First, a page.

Five jailed for £2.9m racket in condemned food

Click to follow
The Independent Online

Five men were jailed yesterday for putting hundreds of tons of condemned poultry on sale in supermarkets and restaurants in a £2.9m scam, and the Government was urged to set up a special unit to catch the traffickers in food unfit for human consumption.

Five men were jailed yesterday for putting hundreds of tons of condemned poultry on sale in supermarkets and restaurants in a £2.9m scam, and the Government was urged to set up a special unit to catch the traffickers in food unfit for human consumption.

Trading standards officials in Rotherham, who exposed the "poultry-laundering" fraud, believe other operators must be investigated. Denis MacShane, Labour MP for Rotherham, said similar scams were being run around the country and called for a "Food Bureau of Investigation" to be created. "The new Food Standards Agency has to get hold of this problem quickly," he said.

Andrew Boid, 33, of Carlton in Lindrick, Nottinghamshire, was sentenced to seven years by Hull Crown Court; Darren Bibby, 29, of Oldcotes, near Worksop, got three; and Peter Tantram, 47, of Ingham, Lincolnshire was given six. Boid and Tantram were also found guilty of conspiracy to sell pet meat falsely represented as human food quality. Each was given 12 months, consecutively.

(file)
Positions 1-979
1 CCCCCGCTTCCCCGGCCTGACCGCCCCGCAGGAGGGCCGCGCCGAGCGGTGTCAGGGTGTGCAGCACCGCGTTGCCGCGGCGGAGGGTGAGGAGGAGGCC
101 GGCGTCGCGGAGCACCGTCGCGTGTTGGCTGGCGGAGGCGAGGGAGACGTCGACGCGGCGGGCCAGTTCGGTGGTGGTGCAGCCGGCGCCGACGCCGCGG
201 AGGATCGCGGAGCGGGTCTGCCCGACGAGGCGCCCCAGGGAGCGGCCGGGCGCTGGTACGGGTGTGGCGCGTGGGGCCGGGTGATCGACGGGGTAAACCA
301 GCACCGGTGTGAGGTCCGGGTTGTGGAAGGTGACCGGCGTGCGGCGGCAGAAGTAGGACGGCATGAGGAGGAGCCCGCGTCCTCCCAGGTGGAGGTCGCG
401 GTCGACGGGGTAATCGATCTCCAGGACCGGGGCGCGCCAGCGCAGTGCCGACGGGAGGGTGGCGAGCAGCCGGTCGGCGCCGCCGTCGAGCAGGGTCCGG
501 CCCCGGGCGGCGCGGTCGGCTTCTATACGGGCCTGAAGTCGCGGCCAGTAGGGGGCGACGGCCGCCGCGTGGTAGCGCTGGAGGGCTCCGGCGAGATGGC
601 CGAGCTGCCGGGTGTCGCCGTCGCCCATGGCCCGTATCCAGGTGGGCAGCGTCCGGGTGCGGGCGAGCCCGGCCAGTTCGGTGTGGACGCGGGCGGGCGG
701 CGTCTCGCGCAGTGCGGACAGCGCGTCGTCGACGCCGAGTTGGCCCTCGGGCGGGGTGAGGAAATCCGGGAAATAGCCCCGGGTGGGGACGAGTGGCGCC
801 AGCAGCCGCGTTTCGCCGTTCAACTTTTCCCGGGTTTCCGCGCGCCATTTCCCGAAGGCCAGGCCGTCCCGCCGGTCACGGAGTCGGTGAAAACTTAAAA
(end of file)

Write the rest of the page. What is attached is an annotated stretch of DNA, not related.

Arnold Smith, 63, of Sheffield, and John McGinty, 48, of Woodsetts, near Rotherham, South Yorkshire, admitted the conspiracy before the trial, which began in September. Smith was jailed for three years and nine months and McGinty was sentenced to five years.

Judge Heppel said: "It's difficult to find words sufficient to describe the appalling nature of the main fraud. For several years each of you took part in a cynical fraud motivated by financial greed." Some consignments of meat were likely to be bought by less "affluent members of society," he added. "Indeed, one consignment was served at an old people's home in South Yorkshire.

"This court has heard no evidence that anyone was affected in any way or may be by the consuming of this produce. [But] the risk to public health was present. An outbreak of food poisoning in that old people's home could have had catastrophic consequences."

Judge Heppel said the "greedy and dishonest" men made millions of pounds from the fraud between 1993 and 1996.

Heaps of bad-smelling, badly bruised poultry, covered in dung, flies and feathers, were found by Rotherham environmental health officers and South Yorkshire Police. Large quantities of salt, used to remove slime from the meat and freshen up its appearance, were also discovered.

Lewis Coates, a Rotherham trading standards officer who led the inquiry, believes the trade in unfit poultry meat has existed since the 1980s. "Officers became aware similar scams were operating throughout the country. But no one followed up our findings."

Comments